Albanian is not a Romance language but has a large Latin vocabulary. It also shares, along with Romanian (also Bulgarian and Macedonian), the core features of the Balkan Sprachbund.
Dan Alexe in Dacopatia şi alte rătăciri româneşti (part of that here) argues that beside the few tens of terms only common to Albanian and Romanian, Albanian has a Latin vocabulary that is not only comparable in number to the Romanian, but is also common to Romanian. He also argues that many Latin, Slavic and other words common to both languages have been transformed in the same way in both, and according to the same rules.
Funny enough (but also interestingly) he mentions many Romanian terms normally marked as having unknown origin which can be explained through Albanian — e.g. bordei (small village house with an underground chamber), from borde ("hole" in Albanian); the odd Romanian expression eu unul, which means in fact "as for me", but very unusual for Romanian (literally "I the one"), from Albanian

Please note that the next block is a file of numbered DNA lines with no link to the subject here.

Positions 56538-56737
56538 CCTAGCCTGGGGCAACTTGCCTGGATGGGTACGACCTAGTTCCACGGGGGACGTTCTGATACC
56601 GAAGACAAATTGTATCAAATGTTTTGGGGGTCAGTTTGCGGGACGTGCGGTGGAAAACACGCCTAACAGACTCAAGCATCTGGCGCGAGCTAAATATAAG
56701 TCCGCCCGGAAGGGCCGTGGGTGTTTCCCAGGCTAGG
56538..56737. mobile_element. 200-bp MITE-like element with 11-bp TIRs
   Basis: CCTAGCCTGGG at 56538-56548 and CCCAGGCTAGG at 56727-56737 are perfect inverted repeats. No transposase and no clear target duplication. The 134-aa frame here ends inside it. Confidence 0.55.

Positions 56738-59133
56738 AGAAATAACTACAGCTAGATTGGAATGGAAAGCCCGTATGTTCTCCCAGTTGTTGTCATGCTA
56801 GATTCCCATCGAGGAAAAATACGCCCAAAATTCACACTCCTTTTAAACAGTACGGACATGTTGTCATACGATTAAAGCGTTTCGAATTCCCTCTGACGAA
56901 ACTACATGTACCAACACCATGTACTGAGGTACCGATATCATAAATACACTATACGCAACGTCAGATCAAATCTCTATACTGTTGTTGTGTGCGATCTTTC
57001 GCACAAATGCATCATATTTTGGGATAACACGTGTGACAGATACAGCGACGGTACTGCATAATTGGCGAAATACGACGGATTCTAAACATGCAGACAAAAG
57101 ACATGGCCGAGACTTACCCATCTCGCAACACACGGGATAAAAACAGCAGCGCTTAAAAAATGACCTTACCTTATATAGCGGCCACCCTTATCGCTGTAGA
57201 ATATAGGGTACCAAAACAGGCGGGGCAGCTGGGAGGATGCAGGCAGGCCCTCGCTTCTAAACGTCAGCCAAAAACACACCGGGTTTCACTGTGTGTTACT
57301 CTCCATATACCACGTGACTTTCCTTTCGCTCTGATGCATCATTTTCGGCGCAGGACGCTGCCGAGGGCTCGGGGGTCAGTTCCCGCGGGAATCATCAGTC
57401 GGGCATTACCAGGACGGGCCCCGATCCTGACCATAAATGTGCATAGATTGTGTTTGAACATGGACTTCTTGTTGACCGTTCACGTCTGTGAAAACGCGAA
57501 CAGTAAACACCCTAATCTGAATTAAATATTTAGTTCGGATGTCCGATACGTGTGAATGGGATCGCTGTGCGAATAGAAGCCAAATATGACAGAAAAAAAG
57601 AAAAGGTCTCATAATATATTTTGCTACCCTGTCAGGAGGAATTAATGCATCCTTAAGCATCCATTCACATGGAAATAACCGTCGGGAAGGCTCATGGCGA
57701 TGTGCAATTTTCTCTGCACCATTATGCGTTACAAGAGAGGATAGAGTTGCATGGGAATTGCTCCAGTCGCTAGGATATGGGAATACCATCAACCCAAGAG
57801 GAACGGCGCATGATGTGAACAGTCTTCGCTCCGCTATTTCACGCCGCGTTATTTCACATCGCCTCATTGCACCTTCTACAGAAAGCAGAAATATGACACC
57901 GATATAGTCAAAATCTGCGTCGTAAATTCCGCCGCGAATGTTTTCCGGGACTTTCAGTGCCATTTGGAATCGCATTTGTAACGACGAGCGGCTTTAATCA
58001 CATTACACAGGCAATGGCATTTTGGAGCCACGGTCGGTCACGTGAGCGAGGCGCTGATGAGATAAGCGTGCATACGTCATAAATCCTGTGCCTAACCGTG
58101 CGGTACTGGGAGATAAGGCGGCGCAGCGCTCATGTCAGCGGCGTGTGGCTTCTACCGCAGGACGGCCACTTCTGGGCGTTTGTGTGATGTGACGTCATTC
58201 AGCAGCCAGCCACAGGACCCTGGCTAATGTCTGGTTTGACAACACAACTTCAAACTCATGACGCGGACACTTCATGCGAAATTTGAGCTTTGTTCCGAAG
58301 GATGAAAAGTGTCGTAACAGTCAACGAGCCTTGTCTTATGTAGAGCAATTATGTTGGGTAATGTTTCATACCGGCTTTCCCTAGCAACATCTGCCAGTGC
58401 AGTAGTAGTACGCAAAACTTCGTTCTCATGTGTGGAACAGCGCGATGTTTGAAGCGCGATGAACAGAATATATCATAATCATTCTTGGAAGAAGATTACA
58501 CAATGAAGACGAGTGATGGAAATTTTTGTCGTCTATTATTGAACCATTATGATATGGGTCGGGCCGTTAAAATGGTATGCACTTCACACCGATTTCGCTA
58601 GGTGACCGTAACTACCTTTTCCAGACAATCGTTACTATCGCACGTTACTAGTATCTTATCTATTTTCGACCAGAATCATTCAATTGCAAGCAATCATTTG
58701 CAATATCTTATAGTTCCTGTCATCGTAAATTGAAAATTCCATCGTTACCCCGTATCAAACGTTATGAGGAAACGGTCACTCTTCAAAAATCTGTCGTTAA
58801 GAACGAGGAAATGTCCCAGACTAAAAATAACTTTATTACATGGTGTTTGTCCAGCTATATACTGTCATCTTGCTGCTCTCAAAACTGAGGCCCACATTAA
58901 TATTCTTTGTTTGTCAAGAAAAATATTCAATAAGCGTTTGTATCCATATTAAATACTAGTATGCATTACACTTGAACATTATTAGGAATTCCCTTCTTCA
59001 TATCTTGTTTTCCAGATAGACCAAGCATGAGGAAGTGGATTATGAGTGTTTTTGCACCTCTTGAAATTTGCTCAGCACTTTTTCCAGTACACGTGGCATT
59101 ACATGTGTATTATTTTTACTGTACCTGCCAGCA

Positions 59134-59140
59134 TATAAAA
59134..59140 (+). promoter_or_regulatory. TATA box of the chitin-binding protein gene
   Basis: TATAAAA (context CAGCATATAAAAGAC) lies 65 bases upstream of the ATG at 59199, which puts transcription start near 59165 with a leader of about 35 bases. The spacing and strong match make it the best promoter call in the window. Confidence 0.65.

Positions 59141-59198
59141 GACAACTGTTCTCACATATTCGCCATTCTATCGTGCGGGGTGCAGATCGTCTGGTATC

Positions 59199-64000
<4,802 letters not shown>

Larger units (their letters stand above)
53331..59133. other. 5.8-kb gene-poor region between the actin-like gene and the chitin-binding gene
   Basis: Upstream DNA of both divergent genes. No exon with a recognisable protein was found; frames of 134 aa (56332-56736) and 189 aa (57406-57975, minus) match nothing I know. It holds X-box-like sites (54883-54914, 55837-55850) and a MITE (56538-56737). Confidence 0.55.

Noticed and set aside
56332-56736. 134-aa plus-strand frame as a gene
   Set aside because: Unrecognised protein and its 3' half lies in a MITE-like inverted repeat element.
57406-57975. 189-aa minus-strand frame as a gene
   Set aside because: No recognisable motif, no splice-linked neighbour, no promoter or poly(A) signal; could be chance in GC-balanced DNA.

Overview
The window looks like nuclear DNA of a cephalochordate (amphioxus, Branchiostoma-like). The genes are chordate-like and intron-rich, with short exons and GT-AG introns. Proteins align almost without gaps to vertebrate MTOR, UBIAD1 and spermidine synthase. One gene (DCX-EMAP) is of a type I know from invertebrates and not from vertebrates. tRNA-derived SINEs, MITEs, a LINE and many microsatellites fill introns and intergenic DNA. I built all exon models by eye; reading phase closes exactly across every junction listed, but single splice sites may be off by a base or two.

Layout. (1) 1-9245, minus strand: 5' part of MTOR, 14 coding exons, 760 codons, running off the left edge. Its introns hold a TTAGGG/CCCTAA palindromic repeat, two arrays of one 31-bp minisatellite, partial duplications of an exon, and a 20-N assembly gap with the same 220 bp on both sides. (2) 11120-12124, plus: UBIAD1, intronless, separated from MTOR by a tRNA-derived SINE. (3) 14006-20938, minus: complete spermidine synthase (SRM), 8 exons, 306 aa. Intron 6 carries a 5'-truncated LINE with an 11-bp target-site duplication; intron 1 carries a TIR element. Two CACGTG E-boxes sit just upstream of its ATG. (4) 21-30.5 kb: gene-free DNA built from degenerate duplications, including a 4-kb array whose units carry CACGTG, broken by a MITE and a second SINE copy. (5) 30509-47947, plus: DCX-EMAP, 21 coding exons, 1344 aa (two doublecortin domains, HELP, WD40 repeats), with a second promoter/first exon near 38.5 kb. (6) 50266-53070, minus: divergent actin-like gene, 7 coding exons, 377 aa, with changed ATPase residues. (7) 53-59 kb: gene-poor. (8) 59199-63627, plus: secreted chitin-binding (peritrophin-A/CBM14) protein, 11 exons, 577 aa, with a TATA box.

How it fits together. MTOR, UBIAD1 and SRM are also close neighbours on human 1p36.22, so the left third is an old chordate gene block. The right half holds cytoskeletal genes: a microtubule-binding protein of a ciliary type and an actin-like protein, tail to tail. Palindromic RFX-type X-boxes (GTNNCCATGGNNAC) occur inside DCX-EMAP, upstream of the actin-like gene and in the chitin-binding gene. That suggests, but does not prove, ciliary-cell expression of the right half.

üne which means "I"; the odd form of the first person singular of "to have" in Romanian, eu am (I have) is explained through the influence of the Albanian kam (meaning "I have"). Etc.
From the Albanian point of view, Romanian is close, given no closer related languages survive. From the Romanian point of view, other languages (the other neo-Latin languages) are obviously closer relatives than Albanian, that is, considering the entire family of Romance languages. But that being said, and considering only the area of Eastern Romance, Albanian is close even if it is not part of the Romance family: essential features of Eastern Romance are only present in Romanian and Albanian. (At the same time these features are connected to those that define all members of the Balkan Sprachbund).
That doesn't make the two languages closely related, but makes them at least relatively close.